If DeSantis has staked his political future on a philosophy of hoping that exposing young healthy Floridians to Covid-19, as prescribed by the Great Barrington Declaration, he is balancing the overall societal risks of the virus on the health of younger Floridians. Any effort to build herd immunity among those most able to fend off the health impacts of the virus, without exposing older more at-risk Floridians to the same virus, is belied by Judge Henderson’s tragic death at such a young age, which tragic death exposes the most extreme risk of the DeSantis gamble, at such great cost to Judge Henderson’s family and to the larger 7th Circuit community (I knew him from his earliest days as a prosecutor). All those who grieve after losing loved ones to the pandemic and all those who have not so lost but feel empathy for those who grieve for their losses may have a legitimate foundation for hatred for the gambling DeSantis. DeSantis could easily give voice to an effort to persuade Floridians to accept the jab, yet I know of one time, and only one time, when DeSantis encouraged Floridians to accept the jab. One statement in the nine months since the jab became available. DeSantis has had many more opportunities to speak on the subject, yet the moments keep slipping by him like sands in the hourglass. I do wish to note that DeSantis is currently trying to shift the subject away from the pandemic onto the subject of illegal immigrants coming to Florida, by writing an open letter to the Biden administration on that subject. Anything to keep from having to recommend that Floridians accept the jab. Something tells me that Jake is trying to shift the blame away from DeSantis, too, as if many hands will lighten the burden of the pandemic on our governor’s shoulders. Not this burden. Not this time.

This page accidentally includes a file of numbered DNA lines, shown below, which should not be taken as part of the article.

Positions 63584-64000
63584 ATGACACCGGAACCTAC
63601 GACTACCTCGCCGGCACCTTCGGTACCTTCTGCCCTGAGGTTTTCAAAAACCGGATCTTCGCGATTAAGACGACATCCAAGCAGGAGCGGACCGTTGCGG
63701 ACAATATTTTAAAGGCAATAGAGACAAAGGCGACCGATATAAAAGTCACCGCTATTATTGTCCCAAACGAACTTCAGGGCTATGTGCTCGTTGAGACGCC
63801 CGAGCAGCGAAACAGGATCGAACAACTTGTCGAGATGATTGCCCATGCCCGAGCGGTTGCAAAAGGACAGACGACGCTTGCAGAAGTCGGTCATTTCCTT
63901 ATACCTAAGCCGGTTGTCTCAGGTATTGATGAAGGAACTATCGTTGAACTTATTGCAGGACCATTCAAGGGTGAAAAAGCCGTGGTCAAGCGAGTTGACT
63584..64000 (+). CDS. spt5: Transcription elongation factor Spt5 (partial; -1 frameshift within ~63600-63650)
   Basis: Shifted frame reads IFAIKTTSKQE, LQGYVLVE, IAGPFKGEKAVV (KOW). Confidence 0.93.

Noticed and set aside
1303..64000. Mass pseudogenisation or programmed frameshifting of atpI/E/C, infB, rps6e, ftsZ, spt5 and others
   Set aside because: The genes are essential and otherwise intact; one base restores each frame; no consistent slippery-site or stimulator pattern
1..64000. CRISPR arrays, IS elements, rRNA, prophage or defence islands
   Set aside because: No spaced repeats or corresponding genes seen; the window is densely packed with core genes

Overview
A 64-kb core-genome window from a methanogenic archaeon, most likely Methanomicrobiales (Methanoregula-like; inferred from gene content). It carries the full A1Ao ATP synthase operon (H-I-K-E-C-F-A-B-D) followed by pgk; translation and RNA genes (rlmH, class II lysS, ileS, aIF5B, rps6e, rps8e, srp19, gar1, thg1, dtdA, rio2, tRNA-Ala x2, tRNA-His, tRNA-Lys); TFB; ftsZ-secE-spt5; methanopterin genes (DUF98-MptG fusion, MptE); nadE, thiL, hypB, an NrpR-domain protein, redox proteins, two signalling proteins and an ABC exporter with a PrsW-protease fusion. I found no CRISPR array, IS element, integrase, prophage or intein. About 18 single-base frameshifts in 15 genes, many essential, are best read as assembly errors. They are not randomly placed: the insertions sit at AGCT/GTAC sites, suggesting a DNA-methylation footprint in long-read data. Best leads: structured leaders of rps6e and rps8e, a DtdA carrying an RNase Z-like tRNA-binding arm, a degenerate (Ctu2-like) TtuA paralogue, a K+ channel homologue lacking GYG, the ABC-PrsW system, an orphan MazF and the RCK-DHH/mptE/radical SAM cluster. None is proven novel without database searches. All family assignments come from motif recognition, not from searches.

@jake. . . You do understand that federal laws are created and passed by Congress, right? The chances are extremely slim that any Congressional Republicans would vote for health safety mandates that would help to keep us all alive and healthy.